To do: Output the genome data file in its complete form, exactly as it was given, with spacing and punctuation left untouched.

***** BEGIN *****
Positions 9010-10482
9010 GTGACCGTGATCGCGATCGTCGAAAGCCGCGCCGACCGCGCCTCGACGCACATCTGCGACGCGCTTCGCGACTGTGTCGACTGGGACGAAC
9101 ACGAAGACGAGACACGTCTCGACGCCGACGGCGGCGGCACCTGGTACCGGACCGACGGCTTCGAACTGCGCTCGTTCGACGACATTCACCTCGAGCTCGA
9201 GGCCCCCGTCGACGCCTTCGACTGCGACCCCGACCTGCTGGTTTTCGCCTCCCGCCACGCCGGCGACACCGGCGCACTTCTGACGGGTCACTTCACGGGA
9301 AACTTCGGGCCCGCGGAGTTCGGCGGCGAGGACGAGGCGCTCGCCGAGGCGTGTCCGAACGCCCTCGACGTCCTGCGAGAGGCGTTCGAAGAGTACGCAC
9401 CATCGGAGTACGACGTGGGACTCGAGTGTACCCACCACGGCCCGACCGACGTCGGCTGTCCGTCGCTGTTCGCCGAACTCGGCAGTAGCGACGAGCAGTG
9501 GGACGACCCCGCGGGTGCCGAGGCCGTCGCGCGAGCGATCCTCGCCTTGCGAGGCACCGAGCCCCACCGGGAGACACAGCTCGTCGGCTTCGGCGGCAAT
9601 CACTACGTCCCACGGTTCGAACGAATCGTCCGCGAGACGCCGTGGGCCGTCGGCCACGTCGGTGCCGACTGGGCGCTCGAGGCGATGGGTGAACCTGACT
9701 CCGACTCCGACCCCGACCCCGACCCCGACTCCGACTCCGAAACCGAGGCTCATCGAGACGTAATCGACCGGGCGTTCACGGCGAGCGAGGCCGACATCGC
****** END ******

Positions 9010-10482
9010 GTGACCGTGATCGCGATCGTCGAAAGCCGCGCCGACCGCGCCTCGACGCACATCTGCGACGCGCTTCGCGACTGTGTCGACTGGGACGAAC
9101 ACGAAGACGAGACACGTCTCGACGCCGACGGCGGCGGCACCTGGTACCGGACCGACGGCTTCGAACTGCGCTCGTTCGACGACATTCACCTCGAGCTCGA
9201 GGCCCCCGTCGACGCCTTCGACTGCGACCCCGACCTGCTGGTTTTCGCCTCCCGCCACGCCGGCGACACCGGCGCACTTCTGACGGGTCACTTCACGGGA
9301 AACTTCGGGCCCGCGGAGTTCGGCGGCGAGGACGAGGCGCTCGCCGAGGCGTGTCCGAACGCCCTCGACGTCCTGCGAGAGGCGTTCGAAGAGTACGCAC
9401 CATCGGAGTACGACGTGGGACTCGAGTGTACCCACCACGGCCCGACCGACGTCGGCTGTCCGTCGCTGTTCGCCGAACTCGGCAGTAGCGACGAGCAGTG
9501 GGACGACCCCGCGGGTGCCGAGGCCGTCGCGCGAGCGATCCTCGCCTTGCGAGGCACCGAGCCCCACCGGGAGACACAGCTCGTCGGCTTCGGCGGCAAT
9601 CACTACGTCCCACGGTTCGAACGAATCGTCCGCGAGACGCCGTGGGCCGTCGGCCACGTCGGTGCCGACTGGGCGCTCGAGGCGATGGGTGAACCTGACT
9701 CCGACTCCGACCCCGACCCCGACCCCGACTCCGACTCCGAAACCGAGGCTCATCGAGACGTAATCGACCGGGCGTTCACGGCGAGCGAGGCCGACATCGC